6. If you didn’t have a Key Pair created in the past, you will do that at the next step. This is basically public / private key pair and you get to download private part — save it and keep it safe and don’t share this .pem file with anybody. Someone with access to it can gain root access to your images! You can always create more than one Key Pair by the way.
  7. Next, you will need to either select an existing Security Group or create a new one. Default security group doesn’t fit us because you want to open other ports to access you 11g XE database. You can keep default group and only access by SSH if local access from SQL*Plus command prompt is all you need. It’s also the safest way but for your playground, you might want more flexibility. For 11gXE instance you will probably want SSH access (port 22), SQL*Net access (port 1521) and APEX access (port 8080). I also like to open ICMP for ping. Be sure you understand what you are doing if you will be placing any sensitive data there. I also open it to the world (source so anybody who knows the passwords or have correct shard keys setup, can get on your instance. You can limit it to your current IP only (and you can change the policy online if you IP changes later — use AWS Management Console). There are bunch of site that would tell you your public IP (providing you don’t use a proxy coming from another IP) like this one. To limit access from that IP only enter it in the source as Of course, you can enter subnets too if you know what I’m talking about.
  8. That’s it — all that’s left is click the “Launch” button.
  9. You will then see your image as “pending” in the console and usually just seconds later it switches into “running” state. Note that it will take a minute or so to boot and launch sshd daemon so you can connect via SSH. You can also check console log by choosing “Get System Log” from the context menu (it does take few minutes usually so it will come back empty until then). The easiest way to connect is to choose “Connect” from the context menu — it will present you instructions to connect as root using the .pam key file you downloaded when creating your Key Pair earlier on. Note that if you are on Unix, you will need to set proper permission for your key to ensure safeguarding — chmod 600 AlexG.pem.

    You can also get the public IP alias from instance details as “Public DNS” – just select and instance and scroll details in the bottom pane. For that particular image, I also enable public key authentication so you can simply add your public key to oracle’s ~/.ssh/authorized_keys file — it’s already there with correct permissions. This way I don’t have to go via root every time.
    If you are a Windows user using Putty, you can convert your .pem file into Putty Private Key (.ppk) file following Marcin’s comment.
  10. Database and listener will auto-start. You can open 11g XE web interface. In my example it’s for Administration and for APEX web user interface. Note that it’s not SSL connection so you don’t want to use it for any sensitive data unless you reconfigure to https. This is also the time you want to change passwords from default ones.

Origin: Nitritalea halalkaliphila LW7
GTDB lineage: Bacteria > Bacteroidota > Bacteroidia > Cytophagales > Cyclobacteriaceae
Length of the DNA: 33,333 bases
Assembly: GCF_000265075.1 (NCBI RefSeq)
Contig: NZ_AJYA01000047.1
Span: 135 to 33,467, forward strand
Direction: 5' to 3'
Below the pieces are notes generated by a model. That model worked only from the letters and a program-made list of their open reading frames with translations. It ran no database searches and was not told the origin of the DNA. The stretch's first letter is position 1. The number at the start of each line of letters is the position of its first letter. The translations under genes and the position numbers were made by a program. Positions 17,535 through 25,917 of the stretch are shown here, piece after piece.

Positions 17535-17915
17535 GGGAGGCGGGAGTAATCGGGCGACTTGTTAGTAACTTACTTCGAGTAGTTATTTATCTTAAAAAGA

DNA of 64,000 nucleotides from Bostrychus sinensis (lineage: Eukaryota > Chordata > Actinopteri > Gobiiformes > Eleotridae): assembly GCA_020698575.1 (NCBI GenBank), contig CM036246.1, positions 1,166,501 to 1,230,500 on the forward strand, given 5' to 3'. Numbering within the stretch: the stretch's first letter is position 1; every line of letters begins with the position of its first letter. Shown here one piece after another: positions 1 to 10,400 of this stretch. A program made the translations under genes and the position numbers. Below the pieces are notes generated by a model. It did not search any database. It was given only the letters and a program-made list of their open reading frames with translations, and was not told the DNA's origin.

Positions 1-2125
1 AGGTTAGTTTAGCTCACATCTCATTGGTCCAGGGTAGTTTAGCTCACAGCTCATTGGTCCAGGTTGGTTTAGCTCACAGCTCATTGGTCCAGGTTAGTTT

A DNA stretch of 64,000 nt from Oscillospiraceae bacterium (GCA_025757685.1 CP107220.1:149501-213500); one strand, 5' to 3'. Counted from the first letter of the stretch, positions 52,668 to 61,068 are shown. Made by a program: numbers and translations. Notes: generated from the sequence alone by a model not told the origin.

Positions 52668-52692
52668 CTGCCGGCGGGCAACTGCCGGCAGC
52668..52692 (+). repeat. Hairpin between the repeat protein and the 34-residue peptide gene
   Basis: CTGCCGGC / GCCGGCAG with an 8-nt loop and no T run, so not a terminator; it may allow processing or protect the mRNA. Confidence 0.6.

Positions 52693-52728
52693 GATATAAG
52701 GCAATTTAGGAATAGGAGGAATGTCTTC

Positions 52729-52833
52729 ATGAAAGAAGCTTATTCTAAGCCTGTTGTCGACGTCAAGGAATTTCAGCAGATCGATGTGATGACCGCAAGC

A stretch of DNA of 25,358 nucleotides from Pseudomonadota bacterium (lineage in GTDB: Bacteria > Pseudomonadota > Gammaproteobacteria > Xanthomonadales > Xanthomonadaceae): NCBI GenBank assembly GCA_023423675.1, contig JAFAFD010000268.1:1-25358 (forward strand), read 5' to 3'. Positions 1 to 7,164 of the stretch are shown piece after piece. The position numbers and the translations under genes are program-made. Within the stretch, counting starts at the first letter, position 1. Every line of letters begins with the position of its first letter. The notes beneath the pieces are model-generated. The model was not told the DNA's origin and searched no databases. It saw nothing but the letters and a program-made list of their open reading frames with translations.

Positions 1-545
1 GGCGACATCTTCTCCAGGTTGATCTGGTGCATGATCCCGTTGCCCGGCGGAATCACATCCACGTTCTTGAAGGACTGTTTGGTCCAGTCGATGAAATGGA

11. You can access your database over SQL*Net via sqlplus, SQL Developer or any other tool.
  12. You will see the instance and EBS volume attached in your AWS Management Console. If you stop the instance, you will see that the EBS volume is still attached so you data is still there when you start it. If you terminate the instance, all you changes and data will be gone since the EBS volume will be detached and deleted. You can, however, launch another instance as many time as you want from the same AMI. Just make sure you change the passwords after the launch!

That’s all — you can now start playing with Oracle 11g XE without paying a penny (or very little), without consuming any resources on your own laptop/desktop and have as many of them running as you want. And you can always start from scratch if you screw something up.

Oracle Database 11g XE Beta — Amazon EC2 Image

That’s right folks! Playing with latest beta of free Oracle Database 11g Express Edition couldn’t be any easier than that. If you are using Amazon EC2, you can have a fully working image with 64 bit Oracle Linux and Oracle 11g XE database running in a matter of few clicks and a minute to get the instance to boot.

Image — ami-ae37c8c7
Name — pythian-oel-5.6-64bit-Oracle11gXE-beta-v4
Source — 040959880140/pythian-oel-5.6-64bit-Oracle11gXE-beta-v4

You can find it in public images and at this point it’s only in US East region.

If you never used Amazon EC2 before, see detailed step-by-step guide on how to get started with EC2 on the example of this 11g XE image.

This image works great with Amazon EC2 Micro instance and I configured it specifically for Micro instance. Micro instance costs you only 2 cents per hour to run or even less than 1 cent if you are using spot instance requests (and there is free offer for new AWS users as Niall mentioned in the comments).

So what’s there?

  • Oracle Enterprise Linux 5.6 64 bit (I started with 5.5 and updated to the latest)
  • Oracle Database 11g XE Beta (oracle-xe-11.2.0-0.5.x86_64)
  • Database created and configured to start on boot
  • APEX coming with 11g XE configured on port 8080 and remote access enabled
  • 10GB root volume on EBS with 5+GB free for user data. You could store up to 11GB of data in 11g XE and there is a way to grow volumes if you need but for more critical use then playground, I’d allocate separate EBS volumes anyway.